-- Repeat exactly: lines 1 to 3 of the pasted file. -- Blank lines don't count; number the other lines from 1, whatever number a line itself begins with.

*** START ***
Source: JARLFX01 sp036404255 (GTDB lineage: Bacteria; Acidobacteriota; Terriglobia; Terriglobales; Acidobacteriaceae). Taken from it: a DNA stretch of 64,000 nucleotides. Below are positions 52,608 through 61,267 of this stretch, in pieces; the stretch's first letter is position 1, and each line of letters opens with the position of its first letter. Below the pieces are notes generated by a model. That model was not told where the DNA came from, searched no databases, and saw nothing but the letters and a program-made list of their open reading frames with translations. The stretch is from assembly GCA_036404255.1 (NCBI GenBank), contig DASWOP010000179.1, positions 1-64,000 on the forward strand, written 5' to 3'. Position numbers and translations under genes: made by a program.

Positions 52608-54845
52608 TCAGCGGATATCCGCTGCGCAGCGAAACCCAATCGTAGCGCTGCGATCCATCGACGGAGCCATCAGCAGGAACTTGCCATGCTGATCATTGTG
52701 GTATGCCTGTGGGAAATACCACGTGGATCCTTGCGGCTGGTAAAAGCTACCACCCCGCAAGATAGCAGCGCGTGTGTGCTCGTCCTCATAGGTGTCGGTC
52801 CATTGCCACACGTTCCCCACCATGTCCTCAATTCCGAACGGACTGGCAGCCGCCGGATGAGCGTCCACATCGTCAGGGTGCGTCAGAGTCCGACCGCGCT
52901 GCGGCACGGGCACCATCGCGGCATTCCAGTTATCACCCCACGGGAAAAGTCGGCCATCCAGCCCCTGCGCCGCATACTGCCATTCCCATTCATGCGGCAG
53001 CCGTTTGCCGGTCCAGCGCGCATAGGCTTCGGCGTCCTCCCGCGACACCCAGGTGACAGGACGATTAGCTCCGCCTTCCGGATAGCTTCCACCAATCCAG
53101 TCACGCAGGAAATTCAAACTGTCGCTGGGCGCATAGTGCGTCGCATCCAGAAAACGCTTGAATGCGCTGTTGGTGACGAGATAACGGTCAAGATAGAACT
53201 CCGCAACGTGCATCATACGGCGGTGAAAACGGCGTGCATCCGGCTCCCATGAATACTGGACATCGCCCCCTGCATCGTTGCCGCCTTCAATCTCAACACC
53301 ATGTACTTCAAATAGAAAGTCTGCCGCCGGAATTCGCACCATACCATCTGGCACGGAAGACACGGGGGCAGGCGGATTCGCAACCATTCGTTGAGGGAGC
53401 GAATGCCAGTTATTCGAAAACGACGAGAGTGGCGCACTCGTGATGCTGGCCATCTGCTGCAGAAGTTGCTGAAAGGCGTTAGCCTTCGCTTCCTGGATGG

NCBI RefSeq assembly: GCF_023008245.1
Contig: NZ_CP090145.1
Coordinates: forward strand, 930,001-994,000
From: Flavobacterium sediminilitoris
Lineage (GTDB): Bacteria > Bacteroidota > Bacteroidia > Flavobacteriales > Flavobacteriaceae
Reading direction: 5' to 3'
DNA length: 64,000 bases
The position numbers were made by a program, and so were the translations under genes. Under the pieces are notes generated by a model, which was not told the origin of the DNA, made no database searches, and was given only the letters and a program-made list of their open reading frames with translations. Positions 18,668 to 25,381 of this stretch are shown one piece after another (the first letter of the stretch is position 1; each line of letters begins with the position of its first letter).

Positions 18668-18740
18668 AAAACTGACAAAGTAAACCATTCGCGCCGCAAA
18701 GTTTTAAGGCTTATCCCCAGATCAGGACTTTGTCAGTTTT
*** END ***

Source: JARLFX01 sp036404255 (GTDB lineage: Bacteria; Acidobacteriota; Terriglobia; Terriglobales; Acidobacteriaceae). Taken from it: a DNA stretch of 64,000 nucleotides. Below are positions 52,608 through 61,267 of this stretch, in pieces; the stretch's first letter is position 1, and each line of letters opens with the position of its first letter. Below the pieces are notes generated by a model. That model was not told where the DNA came from, searched no databases, and saw nothing but the letters and a program-made list of their open reading frames with translations. The stretch is from assembly GCA_036404255.1 (NCBI GenBank), contig DASWOP010000179.1, positions 1-64,000 on the forward strand, written 5' to 3'. Position numbers and translations under genes: made by a program.

Positions 52608-54845
52608 TCAGCGGATATCCGCTGCGCAGCGAAACCCAATCGTAGCGCTGCGATCCATCGACGGAGCCATCAGCAGGAACTTGCCATGCTGATCATTGTG